Galway Bay and Islands Area of Interest for Marine Protected Area Designation

Size of the area: 3,470km²

The east coast of Ireland was identified as a high biodiversity ‘Area of Interest’ for potential Marine Protected Area designation, in our recent report ‘Revitalising Our Seas’. 

For the full site synopsis and references please find the relevant pages of the report PDF here. 

Galway Bay and Islands Area of Interest for Marine Protected Area Designation

Why was this area identified as a potential Marine Protected Area?

This Area of Interest encompasses several highly important habitat types, including seagrass and maerl beds. The area is very important for several elasmobranch species. It has high densities of bottlenose dolphins and harbour porpoises year-round. This is one of the most important coastal AOIs for seabirds in terms of diversity and volume, with roughly 65,000 birds breeding here.

Here’s an infographic summarising the key elements of this Area of Interest.

You can download this as a printable poster here.

Galway Bay and Islands Area of Interest for Marine Protected Area Designation.


The Area of Interest covers several important inshore bays and estuaries, including ones that are already designated SACs or SPAs, e.g. Galway Bay, Aran Islands and Kilkieran Bay and Islands. Proper management of these sites would already contribute substantially to the protection of habitats within them, however SACs and SPAs only afford protection to a small subset of listed habitats and species. An extension of these sites into one larger MPA would allow movement between core areas of species and their habitats and – crucially –protect some species that might not currently be afforded protection within existing SACs. The main species of interest outside of the current SAC network is maerl in outer Galway Bay, kelp (Laminaria spp.) along the coastline and the seagrass (Zostera spp.) in Galway Bay. The seabed habitat types around the Aran Islands are highly varied, from shallow rock to gravel, fine sand and sandy mud to deep mud. According to GIS data from GBIF and OSPAR, the horse mussel (Modiolus modiolus) occurs in Galway Bay.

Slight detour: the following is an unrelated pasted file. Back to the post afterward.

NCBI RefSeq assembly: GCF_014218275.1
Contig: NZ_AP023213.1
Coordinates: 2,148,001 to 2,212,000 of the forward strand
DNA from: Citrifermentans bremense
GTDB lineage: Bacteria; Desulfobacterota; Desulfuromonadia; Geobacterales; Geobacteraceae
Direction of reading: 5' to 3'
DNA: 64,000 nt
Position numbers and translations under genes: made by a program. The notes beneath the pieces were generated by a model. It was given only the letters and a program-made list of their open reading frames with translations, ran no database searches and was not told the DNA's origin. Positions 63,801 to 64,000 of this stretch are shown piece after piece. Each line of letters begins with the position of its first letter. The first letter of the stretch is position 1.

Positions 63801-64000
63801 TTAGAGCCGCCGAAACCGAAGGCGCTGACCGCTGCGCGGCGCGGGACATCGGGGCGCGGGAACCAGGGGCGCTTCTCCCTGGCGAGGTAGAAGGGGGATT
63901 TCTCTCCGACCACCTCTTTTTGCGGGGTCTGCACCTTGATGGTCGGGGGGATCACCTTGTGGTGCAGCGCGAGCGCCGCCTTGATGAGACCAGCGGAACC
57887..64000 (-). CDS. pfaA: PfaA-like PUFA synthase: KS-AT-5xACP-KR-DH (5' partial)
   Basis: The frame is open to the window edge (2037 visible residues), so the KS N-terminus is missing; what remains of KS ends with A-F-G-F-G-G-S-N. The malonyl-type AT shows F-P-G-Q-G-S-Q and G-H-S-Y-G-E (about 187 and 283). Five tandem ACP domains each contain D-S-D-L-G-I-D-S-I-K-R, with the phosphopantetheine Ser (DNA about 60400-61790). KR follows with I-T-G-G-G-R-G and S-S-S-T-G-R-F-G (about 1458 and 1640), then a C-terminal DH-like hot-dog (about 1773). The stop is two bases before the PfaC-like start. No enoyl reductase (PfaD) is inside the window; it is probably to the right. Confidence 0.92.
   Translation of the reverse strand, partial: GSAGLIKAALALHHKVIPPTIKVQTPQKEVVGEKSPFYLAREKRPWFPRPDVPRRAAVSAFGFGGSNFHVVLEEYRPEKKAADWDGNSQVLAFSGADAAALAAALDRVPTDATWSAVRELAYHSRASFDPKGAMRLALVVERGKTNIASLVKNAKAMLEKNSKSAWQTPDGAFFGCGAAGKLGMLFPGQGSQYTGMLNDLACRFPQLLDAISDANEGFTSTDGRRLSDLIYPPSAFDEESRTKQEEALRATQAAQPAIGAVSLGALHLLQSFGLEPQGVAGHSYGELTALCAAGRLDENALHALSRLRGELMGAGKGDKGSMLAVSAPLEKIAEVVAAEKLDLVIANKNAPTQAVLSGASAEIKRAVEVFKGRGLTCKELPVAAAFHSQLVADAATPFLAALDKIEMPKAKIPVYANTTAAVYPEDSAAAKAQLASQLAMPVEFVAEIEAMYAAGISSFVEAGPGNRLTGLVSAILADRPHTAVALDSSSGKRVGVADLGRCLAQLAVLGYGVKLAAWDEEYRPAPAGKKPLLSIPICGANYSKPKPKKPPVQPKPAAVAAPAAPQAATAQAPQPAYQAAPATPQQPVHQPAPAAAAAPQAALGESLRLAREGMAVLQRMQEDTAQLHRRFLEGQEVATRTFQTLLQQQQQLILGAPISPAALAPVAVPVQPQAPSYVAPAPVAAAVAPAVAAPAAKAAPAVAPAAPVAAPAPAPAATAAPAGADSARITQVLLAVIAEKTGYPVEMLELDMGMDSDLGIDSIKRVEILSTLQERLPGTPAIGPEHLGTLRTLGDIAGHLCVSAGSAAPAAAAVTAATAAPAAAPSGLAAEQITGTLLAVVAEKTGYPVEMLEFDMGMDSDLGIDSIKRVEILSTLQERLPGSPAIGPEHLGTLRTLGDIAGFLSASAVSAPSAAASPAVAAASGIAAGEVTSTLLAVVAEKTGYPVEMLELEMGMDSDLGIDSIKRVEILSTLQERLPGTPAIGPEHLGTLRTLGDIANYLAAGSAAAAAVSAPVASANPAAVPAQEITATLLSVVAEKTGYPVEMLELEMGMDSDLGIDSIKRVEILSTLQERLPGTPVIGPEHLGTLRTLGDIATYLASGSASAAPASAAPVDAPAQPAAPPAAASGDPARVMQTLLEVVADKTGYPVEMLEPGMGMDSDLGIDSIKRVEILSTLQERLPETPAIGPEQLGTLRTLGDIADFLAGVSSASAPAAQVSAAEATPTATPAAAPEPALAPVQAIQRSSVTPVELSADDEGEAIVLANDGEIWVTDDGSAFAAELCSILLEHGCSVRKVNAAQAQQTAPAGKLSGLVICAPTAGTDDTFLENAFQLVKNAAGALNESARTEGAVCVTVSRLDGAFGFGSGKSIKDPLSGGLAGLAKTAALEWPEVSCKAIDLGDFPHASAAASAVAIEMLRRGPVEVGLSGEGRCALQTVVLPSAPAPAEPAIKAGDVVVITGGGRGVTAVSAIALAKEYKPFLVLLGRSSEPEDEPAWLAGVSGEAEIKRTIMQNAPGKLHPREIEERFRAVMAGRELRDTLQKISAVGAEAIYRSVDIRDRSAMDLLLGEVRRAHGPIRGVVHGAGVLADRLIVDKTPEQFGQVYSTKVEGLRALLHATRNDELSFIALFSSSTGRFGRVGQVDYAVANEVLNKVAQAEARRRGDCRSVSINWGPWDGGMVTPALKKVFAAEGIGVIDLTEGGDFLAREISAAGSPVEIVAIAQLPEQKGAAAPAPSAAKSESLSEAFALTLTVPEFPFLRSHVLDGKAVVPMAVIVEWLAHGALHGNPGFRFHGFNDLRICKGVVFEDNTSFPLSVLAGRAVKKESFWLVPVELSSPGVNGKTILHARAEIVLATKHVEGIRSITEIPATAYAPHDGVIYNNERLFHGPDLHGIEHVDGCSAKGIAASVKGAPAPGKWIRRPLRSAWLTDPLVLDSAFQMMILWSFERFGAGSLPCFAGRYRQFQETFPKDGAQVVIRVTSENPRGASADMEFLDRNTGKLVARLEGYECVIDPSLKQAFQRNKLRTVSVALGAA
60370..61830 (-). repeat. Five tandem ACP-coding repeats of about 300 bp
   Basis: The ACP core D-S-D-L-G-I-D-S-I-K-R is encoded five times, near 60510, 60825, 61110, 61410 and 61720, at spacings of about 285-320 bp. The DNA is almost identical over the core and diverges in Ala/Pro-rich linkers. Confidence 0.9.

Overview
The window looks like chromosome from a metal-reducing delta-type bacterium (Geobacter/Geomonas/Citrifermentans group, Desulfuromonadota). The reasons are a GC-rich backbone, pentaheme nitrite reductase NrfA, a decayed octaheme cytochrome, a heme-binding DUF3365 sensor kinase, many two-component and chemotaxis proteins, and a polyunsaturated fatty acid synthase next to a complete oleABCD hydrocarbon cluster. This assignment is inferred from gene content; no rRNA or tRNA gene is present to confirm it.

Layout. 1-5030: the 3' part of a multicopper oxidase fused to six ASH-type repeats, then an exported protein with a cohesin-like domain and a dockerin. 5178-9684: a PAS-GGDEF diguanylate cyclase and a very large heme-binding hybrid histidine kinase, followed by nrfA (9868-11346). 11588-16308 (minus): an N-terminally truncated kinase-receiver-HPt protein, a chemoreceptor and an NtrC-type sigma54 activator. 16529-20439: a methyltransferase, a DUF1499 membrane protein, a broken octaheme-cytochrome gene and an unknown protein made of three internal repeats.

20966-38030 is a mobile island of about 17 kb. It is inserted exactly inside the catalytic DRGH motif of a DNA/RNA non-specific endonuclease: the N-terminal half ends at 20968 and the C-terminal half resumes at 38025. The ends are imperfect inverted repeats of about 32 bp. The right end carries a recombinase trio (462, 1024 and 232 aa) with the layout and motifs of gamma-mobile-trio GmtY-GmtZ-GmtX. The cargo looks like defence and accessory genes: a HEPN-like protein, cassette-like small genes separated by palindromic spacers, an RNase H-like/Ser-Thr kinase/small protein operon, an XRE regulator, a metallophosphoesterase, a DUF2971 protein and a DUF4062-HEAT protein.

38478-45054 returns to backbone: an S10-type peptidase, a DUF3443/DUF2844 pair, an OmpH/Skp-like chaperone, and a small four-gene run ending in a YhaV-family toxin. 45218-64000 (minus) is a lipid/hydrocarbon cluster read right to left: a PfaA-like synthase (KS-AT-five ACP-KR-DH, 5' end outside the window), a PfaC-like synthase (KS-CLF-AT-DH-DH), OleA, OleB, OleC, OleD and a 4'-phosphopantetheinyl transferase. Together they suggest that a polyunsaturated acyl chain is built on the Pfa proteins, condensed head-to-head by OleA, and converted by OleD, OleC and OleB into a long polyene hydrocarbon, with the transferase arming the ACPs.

This area incorporates the Cliffs of Moher, which annually hosts some of the largest aggregations of kittiwake, guillemot (breeding population of international importance), razorbill, puffin and fulmar in the country. It is the most visited natural tourist attraction in the country, with more than one million visitors annually, coming to experience the cliffs’ impressive height and trying to get a glimpse of the iconic puffins. Not far from shore are the Aran Islands, with important colonies for kittiwake, species of auk (guillemot, black guillemot and razorbill), as well as great black-backed gull and fulmar. Starting in Galway Bay and running along the Connemara coastline, several tern colonies are present along the way. 

Cliffs of Moher by Chris Hill

Elasmobranchs (sharks, skates, rays and chimaeras)

The area shows high elasmobranch species richness with 5-8 species recorded throughout the site. Analysis of elasmobranchs caught in groundfish surveys shows high densities of spurdog south and southwest of Inishmore, with more than 400 individuals caught in one survey haul in 2016. One study also states that there have also been recent reports of angel sharks in inner Galway Bay, and that the area is a refuge for flapper skate, both critically endangered species.  

Commercially exploited species

A large haddock spawning and nursery ground is located offshore from the Aran Islands on a large patch of deep circalittoral mud. This area also overlaps with Dublin Bay Prawns (Nephrops norvegicus) grounds, also known in this area as Galway Bay Prawns. The area between the Aran Islands and Galway is a herring nursery ground and there are several small herring spawning grounds in this area. Furthermore, Galway Bay is a whiting spawning and nursery ground. While there is currently no evidence of spawning site fidelity for sprat, high catches of juveniles are observed in groundfish surveys in this area. Protection of sprat is important, as it is a primary food source for many seabirds and cetaceans. 

Recently we visited Tommy Flaherty, a fisherman from Inis Mór. Tommy told us of the changes to the sea that he’s noticed in his many years of fishing. We spoke to Tommy about the prospect of a Marine Protected Area around the islands. Here’s what Tommy had to say. 

Cetaceans (whales, dolphins and porpoises) 

Bottlenose dolphins occur close to the coast and in between the islands, with the highest numbers recorded off Black Head. Harbour porpoises, humpback back whales and killer whales have all been observed in this area, although in lower numbers than in other parts of  Irish waters. Common dolphins however are abundant throughout the site.

Fair Seas published the report Revitalising Our Seas in June 2022 and identified sixteen areas of interest for potential Marine Protected Area designation in Irish waters. The report aims to help kickstart the conversation around MPAs within the government and among stakeholders. MPAs can help to restore life in our seas to what they once were and can benefit coastal fisheries and local economies. 

Keep up to date with Fairseas and MPA news and developments, by subscribing up to our newsletter here. Make sure to follow us on InstagramTwitter and Facebook.

We also welcome you to join us in Cork on 8th June, where we are hosting our inaugural World Ocean Day conference. We are bringing ocean advocates, government, industry and key stakeholders together to map out the next steps for Marine Protected Areas (MPAs) in Irish waters.

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